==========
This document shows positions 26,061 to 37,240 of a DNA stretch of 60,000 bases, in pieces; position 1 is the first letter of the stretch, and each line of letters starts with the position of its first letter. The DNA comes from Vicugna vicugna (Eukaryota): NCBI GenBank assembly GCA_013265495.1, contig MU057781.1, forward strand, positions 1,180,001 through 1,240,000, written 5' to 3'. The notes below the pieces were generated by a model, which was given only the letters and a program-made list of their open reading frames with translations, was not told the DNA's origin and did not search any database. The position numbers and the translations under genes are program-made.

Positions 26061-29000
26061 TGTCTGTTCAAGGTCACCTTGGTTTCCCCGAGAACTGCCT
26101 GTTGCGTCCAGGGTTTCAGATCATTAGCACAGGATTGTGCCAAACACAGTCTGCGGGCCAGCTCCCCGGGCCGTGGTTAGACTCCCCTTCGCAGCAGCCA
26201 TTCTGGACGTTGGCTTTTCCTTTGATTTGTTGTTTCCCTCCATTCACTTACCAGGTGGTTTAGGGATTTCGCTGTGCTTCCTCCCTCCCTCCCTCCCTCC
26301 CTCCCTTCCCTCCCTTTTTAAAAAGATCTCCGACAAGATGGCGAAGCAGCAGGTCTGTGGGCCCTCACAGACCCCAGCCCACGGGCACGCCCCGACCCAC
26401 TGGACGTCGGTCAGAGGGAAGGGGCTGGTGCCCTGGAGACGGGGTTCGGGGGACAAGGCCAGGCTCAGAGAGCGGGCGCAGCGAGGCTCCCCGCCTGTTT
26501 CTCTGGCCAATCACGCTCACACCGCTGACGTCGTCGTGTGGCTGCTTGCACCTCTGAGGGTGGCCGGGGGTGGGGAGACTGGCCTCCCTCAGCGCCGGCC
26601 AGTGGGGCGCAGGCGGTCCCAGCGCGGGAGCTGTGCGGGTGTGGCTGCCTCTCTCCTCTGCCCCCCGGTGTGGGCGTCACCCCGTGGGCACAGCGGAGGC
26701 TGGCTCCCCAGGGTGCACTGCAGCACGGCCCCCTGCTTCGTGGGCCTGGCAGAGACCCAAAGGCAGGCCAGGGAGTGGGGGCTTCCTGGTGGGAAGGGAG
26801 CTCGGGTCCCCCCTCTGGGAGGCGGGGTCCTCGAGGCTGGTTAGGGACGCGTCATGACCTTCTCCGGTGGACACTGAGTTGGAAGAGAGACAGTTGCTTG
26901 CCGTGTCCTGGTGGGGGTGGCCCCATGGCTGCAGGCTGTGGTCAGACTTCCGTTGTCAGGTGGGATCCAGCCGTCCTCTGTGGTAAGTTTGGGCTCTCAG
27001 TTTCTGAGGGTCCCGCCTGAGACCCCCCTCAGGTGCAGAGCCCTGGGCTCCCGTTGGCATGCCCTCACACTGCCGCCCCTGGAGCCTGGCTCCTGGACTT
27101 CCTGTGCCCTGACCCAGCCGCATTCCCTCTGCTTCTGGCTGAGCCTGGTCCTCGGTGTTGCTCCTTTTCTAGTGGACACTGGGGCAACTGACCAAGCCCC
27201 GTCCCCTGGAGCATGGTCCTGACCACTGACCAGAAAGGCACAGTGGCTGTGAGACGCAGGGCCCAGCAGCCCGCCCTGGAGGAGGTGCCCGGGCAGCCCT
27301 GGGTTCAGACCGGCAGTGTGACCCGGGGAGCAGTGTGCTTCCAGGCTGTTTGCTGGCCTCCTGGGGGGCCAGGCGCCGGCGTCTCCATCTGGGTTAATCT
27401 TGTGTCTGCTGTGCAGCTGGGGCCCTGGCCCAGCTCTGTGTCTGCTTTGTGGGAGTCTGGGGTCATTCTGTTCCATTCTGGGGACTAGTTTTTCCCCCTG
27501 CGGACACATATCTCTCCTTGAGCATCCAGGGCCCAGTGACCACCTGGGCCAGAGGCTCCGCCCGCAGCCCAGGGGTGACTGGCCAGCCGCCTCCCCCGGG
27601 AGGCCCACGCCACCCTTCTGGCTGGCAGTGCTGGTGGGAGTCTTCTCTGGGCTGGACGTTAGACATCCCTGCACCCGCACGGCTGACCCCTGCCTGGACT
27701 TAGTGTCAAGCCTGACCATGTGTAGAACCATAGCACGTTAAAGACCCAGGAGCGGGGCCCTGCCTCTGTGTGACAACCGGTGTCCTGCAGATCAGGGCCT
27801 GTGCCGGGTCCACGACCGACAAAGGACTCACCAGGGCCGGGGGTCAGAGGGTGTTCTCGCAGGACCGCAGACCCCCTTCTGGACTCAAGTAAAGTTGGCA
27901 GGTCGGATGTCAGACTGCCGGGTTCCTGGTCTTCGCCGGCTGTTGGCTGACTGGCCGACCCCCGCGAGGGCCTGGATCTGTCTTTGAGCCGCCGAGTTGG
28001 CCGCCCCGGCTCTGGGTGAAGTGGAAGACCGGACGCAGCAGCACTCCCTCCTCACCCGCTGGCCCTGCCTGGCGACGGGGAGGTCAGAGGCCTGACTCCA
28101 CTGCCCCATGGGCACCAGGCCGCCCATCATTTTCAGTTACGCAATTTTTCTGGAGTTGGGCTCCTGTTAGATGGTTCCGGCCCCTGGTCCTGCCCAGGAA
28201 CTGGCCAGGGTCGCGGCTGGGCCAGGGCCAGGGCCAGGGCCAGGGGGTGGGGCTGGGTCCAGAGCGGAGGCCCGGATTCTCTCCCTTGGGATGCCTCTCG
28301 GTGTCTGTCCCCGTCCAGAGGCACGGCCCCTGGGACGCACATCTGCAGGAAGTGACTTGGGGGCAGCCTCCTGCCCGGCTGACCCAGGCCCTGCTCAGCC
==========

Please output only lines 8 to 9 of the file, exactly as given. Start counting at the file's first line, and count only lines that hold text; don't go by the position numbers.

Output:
26501 CTCTGGCCAATCACGCTCACACCGCTGACGTCGTCGTGTGGCTGCTTGCACCTCTGAGGGTGGCCGGGGGTGGGGAGACTGGCCTCCCTCAGCGCCGGCC
26601 AGTGGGGCGCAGGCGGTCCCAGCGCGGGAGCTGTGCGGGTGTGGCTGCCTCTCTCCTCTGCCCCCCGGTGTGGGCGTCACCCCGTGGGCACAGCGGAGGC